Civic District Trail
Raffles' Landing Site
The statue of Sir Stamford Raffles marks the site where he, the founder of modern Singapore, is believed to have set foot on Singapore soil in January 1819. Raffles, an agent of the British East India Company, had ventured to Singapore in the hope of establishing a British port and his ambition was to make Singapore a free port and a stopping point for traders along the shortest sea route between India and China.
"Singapore is everything that we could desire, and I may consider myself most fortunate in the selection; it will soon rise into importance"
Stamford Raffles on his selection of Singapore as a trading port in February 1819.
Asian Civilisations Museum (at Empress Place building)
An impressive symbol of colonial authority, the oldest part of Empress Place Building was completed in 1867, the year Singapore became a British Crown Colony. Originally designed by J F A McNair as a Court House, the building was used instead by various colonial government departments. The building was renamed Empress Place Building in 1907 to commemorate the reign of Queen Victoria, Empress of India. It will house the Asian Civilisations Museum in 2002.
Victoria Theatre and Concert Hall
Victoria Theatre was built as the Town Hall and was an architectural milestone for Singapore as it marked the arrival of Victorian Revivalism. Victoria Memorial Hall was built as a grand gesture to the memory of Queen Victoria in 1901. During World War II, the Hall was used as a hospital and following Japanese surrender, a venue of Japanese war crime trials. Today, Victoria Theatre and Concert Hall is the home of the Singapore Symphony Orchestra and a lively and popular venue for the performing arts.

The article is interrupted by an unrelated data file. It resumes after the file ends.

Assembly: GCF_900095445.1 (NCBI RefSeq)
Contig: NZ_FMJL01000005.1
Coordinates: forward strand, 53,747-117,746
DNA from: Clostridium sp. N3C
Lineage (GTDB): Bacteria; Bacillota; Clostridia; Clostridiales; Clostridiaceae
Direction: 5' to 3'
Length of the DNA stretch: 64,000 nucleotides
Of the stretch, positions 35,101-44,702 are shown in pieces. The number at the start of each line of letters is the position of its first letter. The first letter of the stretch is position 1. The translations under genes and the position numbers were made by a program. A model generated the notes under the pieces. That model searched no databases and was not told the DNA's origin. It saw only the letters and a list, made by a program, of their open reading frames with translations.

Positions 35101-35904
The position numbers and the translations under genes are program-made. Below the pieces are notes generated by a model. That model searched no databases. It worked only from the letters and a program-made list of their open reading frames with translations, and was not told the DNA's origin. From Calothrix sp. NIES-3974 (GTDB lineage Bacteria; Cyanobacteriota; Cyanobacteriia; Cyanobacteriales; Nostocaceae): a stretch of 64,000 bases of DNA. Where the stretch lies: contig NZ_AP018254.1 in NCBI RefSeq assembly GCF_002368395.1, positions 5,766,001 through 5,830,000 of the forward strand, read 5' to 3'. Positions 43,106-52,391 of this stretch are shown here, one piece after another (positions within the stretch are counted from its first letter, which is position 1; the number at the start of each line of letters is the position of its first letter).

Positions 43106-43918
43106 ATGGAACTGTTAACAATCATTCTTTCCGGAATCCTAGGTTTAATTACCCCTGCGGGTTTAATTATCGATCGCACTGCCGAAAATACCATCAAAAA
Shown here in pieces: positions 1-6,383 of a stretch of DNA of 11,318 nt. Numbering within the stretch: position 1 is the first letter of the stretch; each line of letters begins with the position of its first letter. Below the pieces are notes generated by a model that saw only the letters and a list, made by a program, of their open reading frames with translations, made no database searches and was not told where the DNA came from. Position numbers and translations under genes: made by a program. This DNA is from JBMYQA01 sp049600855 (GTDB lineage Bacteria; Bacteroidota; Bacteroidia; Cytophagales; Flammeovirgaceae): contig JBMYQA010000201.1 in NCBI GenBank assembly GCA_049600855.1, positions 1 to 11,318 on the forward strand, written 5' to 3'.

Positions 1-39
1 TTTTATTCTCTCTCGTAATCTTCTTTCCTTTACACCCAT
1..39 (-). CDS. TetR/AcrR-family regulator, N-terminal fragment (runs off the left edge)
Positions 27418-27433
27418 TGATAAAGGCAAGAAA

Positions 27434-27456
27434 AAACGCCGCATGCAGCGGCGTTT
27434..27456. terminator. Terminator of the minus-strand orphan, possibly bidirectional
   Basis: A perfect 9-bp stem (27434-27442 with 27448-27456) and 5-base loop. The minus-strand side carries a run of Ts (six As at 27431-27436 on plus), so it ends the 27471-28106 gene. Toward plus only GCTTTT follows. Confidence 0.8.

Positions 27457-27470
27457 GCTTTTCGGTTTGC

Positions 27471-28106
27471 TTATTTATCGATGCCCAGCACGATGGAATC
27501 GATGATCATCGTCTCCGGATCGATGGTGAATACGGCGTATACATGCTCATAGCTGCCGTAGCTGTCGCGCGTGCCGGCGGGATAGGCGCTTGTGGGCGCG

"...Notwithstanding the heat of the afternoon, the interior of the building was kept pleasantly cool by the electric fans fixed upon the walls, demonstrating the hitherto unheard of possibility of a meeting of 1,000 people under one roof being held in Singapore in comparative comfort..."
The Straits Times (1905)
Dalhousie Obelisk was built in 1850 to honour the visit of Lord Dalhousie, Governor-General of India. It serves as a reminder to all merchants of the benefits of free trade.
Lim Bo Seng Memorial
This marble pagoda is a memorial dedicated to Major-General Lim Bo Seng an outstanding World War Two hero who led the anti-Japanese resistance movement. He died a martyr at the age of 34 after being captured in Malaya in 1944.
"I fully realised the risks involved, but once the job was started, it must be pushed to a successful end. You must not grieve for me. You should take pride in my sacrifice and devote yourself to upbringing of the children. Tell them what happened to me and direct them to my footsteps."
Extract from Lim Bo Seng's farewell letter to his wife (1945)
Esplanade Park used to be a favourite haunt of courting couples and families. Dressed in their Sunday best, people used to gather here to take in the sea breeze. If you are lucky, you may meet a snake charmer performing for tourists and an ice-cream seller peddling local ice cream!
Indian National Army Monument
This World War Two plaque was erected in 1995 to mark the site of the original Memorial, dedicated to an unknown soldier of the Indian National Army during the Japanese Occupation.